In the last year, we are in full hands-on action in Yavatmal in Maharashtra. Unfortunately, Yavatmal has become notorious as the suicide capital of the nation. We are working with the state government to revitalize the Waghari river there. The Maharashtra government is one government that is very proactive about this whole movement. And there is Cauvery Calling, which includes the government, the people and the farmers together.
3. Why exactly Rs. 42 for a sapling? What happens to my contribution? Who takes care of it?
Sadhguru: We need to provide farmers with the trees to plant, for which we need very large nurseries. We are looking at training 5-10,000 farmers to raise saplings. We must have the money-power to buy it. Otherwise, if he raises saplings and we cannot buy it, it will be a disaster. Once again, we will push him into a bad place. I do not want to even ask any farmer to raise any sapling unless we are able to pay him some advance, and we have the rest of the money in the bank. We must be able to pick up everything the farmers raise. We will set some standards as to what quality they should be. But if it is of that quality, we have to pick it up. There is no choice.
We ourselves want to set up about three-hundred-and-fifty large-scale nurseries. Leasing large tracts of land for these nurseries will be a major expense. Another aspect is that in most of the places where they give you land, the soil is not suitable, so you will have to
transport soil. This needs transportation and infrastructure.
We are already doing all this on a certain scale in Tamil Nadu, but this scale needs a huge push. So we are asking the public and crowdsourcing the fund – forty-two rupees for one sapling.
This forty-two rupee is not a standardized cost for every sapling. The agroforestry module involves many different species. There are some species of trees that we can do for five rupees. Every weekend, thousands of our volunteers come together and produce these at their own cost. There is another kind of timber tree which will probably need two hundred rupees.
The ground realities in different kinds of lands, in different kinds of terrains, in different kinds of social situations will dictate how we use these forty-two rupees. In some places, we may be able to produce a sapling for twenty-five rupees. In another place, it may be a hundred rupees. Calculating all this, we have arrived at this forty-two rupee number as an average.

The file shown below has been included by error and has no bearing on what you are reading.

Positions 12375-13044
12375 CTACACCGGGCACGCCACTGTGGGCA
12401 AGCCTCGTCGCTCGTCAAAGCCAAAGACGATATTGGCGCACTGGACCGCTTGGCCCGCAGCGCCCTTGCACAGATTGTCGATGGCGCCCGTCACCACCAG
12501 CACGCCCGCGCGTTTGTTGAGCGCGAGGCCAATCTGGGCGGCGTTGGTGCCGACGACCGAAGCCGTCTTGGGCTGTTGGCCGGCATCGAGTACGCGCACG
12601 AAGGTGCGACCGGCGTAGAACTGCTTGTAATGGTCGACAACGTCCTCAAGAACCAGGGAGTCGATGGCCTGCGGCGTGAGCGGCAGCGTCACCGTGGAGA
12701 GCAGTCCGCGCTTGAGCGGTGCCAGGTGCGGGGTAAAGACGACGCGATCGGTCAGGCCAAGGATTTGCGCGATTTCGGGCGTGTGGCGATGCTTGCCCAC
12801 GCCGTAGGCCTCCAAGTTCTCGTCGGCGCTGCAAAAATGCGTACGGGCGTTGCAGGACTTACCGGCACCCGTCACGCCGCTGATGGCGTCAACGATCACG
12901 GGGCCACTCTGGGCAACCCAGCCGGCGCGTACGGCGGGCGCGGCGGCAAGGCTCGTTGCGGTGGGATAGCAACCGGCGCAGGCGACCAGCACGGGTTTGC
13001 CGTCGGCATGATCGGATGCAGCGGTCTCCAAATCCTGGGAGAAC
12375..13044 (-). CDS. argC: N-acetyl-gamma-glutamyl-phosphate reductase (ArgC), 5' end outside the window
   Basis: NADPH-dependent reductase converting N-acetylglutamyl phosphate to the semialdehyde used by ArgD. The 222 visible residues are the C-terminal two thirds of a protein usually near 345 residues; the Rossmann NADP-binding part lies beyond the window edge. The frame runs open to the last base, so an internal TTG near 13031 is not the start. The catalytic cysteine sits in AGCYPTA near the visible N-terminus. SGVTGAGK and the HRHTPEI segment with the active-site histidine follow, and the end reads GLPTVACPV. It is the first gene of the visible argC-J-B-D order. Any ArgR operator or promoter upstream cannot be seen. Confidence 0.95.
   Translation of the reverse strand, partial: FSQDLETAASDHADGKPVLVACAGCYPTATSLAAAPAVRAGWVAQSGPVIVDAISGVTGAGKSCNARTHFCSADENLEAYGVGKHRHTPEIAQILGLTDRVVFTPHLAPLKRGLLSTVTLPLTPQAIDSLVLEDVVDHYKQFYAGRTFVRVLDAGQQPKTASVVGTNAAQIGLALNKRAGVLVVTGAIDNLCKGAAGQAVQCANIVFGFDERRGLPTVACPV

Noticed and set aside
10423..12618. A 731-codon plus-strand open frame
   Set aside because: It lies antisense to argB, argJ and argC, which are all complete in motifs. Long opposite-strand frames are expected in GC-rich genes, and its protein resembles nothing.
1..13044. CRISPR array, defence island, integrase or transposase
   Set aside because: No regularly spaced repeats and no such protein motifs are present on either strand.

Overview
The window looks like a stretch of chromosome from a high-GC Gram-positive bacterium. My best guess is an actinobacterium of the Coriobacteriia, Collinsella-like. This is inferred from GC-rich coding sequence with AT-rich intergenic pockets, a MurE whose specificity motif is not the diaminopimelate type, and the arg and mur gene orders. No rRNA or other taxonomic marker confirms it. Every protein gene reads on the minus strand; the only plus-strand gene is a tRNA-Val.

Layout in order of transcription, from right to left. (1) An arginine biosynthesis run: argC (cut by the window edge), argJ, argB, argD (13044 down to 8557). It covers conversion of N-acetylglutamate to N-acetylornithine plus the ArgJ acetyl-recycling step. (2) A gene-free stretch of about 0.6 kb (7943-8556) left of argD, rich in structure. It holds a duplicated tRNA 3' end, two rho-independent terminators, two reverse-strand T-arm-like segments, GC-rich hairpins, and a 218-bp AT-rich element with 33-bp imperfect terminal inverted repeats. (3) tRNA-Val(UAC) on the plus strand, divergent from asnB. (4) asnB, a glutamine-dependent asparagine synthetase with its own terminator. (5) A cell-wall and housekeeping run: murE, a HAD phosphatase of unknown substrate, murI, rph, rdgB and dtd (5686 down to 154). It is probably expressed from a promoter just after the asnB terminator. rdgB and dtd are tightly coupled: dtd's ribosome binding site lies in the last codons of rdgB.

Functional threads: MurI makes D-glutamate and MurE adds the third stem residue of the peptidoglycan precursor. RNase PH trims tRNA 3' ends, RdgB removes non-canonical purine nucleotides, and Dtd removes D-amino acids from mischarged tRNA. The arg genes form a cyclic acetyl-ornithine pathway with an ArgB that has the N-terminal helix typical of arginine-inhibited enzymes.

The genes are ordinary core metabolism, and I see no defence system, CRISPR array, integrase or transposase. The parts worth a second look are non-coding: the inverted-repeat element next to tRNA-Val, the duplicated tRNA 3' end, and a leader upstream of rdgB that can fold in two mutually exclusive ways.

To manage the funding, we have a very responsible board of people. Members of the board include a former Supreme Court judge, the Secretary-General and CEO of World Wide Fund for Nature in India, the Chairperson of Biocon, a former Chairperson of ISRO, the former vice-chairman of Tata Steel, the Director-General of Confederation of Indian Industry, the topmost water expert in the country, and the person who started the Farmer Producers Organization movement – he is considered the father of FPOs. The fund is going to be managed by an internationally reputed auditing firm, under the aegis of this board.
4. What can we youths do who are busy and popular on social media?
Sadhguru: 242 crore trees look like a big number, but we have billions of people on the planet. And today, we can reach every human being on the planet online and through social media – there are so many ways.
The best thing to do is everyone should start their own fundraising platforms. You must do this in a very clear, transparent way, so that nobody thinks there’s anything wrong about it. Make it very clear how many trees have been sponsored on your platform, and where you
have sent this money and how everything is happening.
If there are people who are influencers in whatever capacity, in your city, state or country, you should enroll them, because they are the people who need to do this. It is because of people’s support that they have become who they have become. They have to do what is needed for the world.
One thing that will come up is, “Why should I do something in southern India?” Cauvery is very important because it is a demonstrable model for the rest of the tropical world. We have to demonstrate somewhere. Wherever you do it, somebody will ask “Why there?” We are doing it here because geographically, this is the best place to do it for the quickest possible results.